Cricket does not exactly set a Goan heart on fire. While football has given Goa its icons like former India skippers Bruno Coutinho and Brahmanand Shankhwalkar, cure many believe that cricket has offered Goa, order at best, also rans. Noted cricket writer Mario Rodrigues begs to differ. He tells us the story of a Karachi-born Goan who was once regarded as the father of Indian cricket, long before the country’s incumbent cricket strongman Sharad Pawar brought the cheerleaders along.
Goans owe a thank you to Sharmila Tagore, actress and widow of Indian cricket star M A K Pataudi.
Had it not been for her letter this month seeking to re-brand the ongoing India-England Test series as the Pataudi Trophy (after her husband), instead of the one named after Anthony de Mello, the Karachi-born Goan would have in all probability continued to be cloaked in anonymity.
Perhaps, the Pataudis deserve to have a trophy instituted in their name. Both father Pataudi Sr. and son Mansur Ali Khan Pataudi were exemplary cricketers and captained India in their prime. But de Mello, who has roots in Saligao, certainly deserves his share of honour, too. Certainly more honour than a trophy that no one has heard of.
An enthusiastic cricketer, ‘Tony’ captained ‘The Rest’ team in the Bombay Pentangulars, a popular cricket tournament of the 1940s and was a man of staggering vision, organisational ability and achievement.
He helped found the BCCI against all odds in 1927, was its inaugural secretary and later served as president from 1946-51. It was de Mello who conceived the idea of a national championship (Ranji Trophy) in 1934 and designed the exquisite trophy that still goes with it.
De Mello has been credited with the launch of the Asian Cricket Conference, built the Cricket Club of India/Brabourne Stadium, National Sports Club of India (both in Mumbai) and the National Stadium in New Delhi where helped organise the first Asian Games of 1951. As a prominent table tennis official, he also organized the world TT championship at Mumbai in 1952.
Indian cricket certainly owes him a great debt. As noted cricket writer of yesteryears Berry Sarbadhikari recalled in his memoir ‘My World of Cricket: A Centenary of Tests’: “No one man has done more to put Indian cricket on the world map than he. From the historical point of view we will always have reason to be grateful to him for giving Indian cricket a ‘christening’, a shape and a status. He was the chief architect of ‘modern’ Indian cricket…”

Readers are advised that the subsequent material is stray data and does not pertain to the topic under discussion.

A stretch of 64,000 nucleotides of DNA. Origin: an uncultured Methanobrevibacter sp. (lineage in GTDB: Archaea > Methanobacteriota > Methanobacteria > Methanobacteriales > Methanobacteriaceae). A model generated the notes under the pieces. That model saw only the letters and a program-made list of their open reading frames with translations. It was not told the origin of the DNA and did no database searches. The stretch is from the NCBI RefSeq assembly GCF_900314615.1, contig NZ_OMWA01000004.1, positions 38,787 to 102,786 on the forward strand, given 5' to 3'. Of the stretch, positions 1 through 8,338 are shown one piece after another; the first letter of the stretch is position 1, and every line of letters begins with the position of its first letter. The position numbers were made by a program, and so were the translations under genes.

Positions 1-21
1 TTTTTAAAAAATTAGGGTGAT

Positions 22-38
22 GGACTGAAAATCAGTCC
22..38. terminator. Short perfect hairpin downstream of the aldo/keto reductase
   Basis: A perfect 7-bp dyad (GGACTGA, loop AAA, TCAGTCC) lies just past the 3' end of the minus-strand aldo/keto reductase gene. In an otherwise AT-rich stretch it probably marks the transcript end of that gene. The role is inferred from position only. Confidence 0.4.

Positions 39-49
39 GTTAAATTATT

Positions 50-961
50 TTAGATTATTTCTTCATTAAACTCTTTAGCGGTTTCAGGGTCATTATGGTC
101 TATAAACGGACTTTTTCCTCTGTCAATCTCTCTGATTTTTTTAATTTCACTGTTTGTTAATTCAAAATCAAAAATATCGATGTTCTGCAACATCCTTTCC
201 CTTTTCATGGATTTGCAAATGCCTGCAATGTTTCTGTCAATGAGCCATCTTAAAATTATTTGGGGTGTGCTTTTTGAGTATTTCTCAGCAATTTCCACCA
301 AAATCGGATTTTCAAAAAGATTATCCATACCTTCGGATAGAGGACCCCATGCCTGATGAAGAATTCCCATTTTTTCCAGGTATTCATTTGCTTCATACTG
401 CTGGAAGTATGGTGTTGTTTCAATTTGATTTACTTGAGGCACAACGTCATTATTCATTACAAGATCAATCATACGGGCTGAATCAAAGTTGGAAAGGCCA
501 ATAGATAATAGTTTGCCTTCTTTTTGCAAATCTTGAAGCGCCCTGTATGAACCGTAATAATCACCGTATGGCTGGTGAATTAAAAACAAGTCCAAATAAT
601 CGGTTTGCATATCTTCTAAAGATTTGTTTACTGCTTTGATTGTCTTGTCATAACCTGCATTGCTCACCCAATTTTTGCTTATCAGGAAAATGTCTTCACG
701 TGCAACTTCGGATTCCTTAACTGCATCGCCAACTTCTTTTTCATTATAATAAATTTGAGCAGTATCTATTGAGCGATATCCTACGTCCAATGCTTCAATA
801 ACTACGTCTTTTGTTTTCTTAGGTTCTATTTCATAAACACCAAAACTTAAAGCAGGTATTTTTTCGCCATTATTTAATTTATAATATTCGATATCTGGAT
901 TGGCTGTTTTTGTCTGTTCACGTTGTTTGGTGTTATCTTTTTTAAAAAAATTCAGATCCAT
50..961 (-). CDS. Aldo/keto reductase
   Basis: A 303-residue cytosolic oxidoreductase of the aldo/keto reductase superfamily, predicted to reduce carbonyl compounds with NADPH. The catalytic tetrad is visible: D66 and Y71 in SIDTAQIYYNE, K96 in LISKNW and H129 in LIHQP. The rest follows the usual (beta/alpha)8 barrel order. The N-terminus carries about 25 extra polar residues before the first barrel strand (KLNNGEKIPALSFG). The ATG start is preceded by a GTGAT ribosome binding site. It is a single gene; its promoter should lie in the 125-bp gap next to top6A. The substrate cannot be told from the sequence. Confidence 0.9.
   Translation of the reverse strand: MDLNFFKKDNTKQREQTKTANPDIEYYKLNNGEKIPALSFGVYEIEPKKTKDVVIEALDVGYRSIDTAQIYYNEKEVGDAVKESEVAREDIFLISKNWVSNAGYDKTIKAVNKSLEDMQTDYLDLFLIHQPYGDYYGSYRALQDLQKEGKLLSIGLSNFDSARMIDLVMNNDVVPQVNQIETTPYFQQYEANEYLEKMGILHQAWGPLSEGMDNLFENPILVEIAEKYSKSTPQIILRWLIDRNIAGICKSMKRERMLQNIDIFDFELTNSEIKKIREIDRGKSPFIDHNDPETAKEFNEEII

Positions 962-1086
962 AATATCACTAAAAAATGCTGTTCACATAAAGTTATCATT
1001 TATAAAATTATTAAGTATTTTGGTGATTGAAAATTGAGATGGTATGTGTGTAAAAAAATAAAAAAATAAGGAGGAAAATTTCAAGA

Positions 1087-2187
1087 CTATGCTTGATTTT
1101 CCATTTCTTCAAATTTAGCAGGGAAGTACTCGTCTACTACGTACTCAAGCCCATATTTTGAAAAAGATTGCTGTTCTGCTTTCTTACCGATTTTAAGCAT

The late sports scribe S K Sham suggested that de Mello “ought to be acclaimed as the father of Indian cricket” in his tribute penned for the book “Cricket Club of India — Celebrating 75 Years” (2009).
The above statement might sound strange to some, considering the commonly held view that it was the passionate involvement of Indian princes that most nurtured the game. But this royal patronage had enormous foreign support, in the form of the British regime and imported players. De Mello was one of the first commoners to push the game.
De Mello had his detractors, for sure. But for Sham, he ought to be right up there with Indian cricket legends like C K Nayudu, Vijay Merchant and Lala Amarnath.
India has a ‘father of the nation,’ but who is ‘the father of Indian cricket’? The GCA could put this question on the national agenda by petitioning the BCCI and getting it to acknowledge de Mello’s rightful place in Indian cricket history.
In his essay on “The doyen of Indian cricket,” Fr. Nascimento Mascarenhas, who chronicled eminent people from Saligao, pointed out that the “ardent nationalist” had visualized a “big stadium for the land I love, Goa, when freedom comes, and a pavilion for my dear youth in the village of my ancestors, Saligao”.
His untimely death in May 1961 did not allow de Mello to realize his dream. The GCA can perhaps name its proposed stadium, wherever and whenever it comes up, after this great son of Indian cricket.
Mario Rodrigues is a Mumbai-based sports writer of Goan origin and author of the book ‘Batting for the Empire: A Political Biography of Ranjitsinghji’, one of pre-independence India’s most prolific batsmen.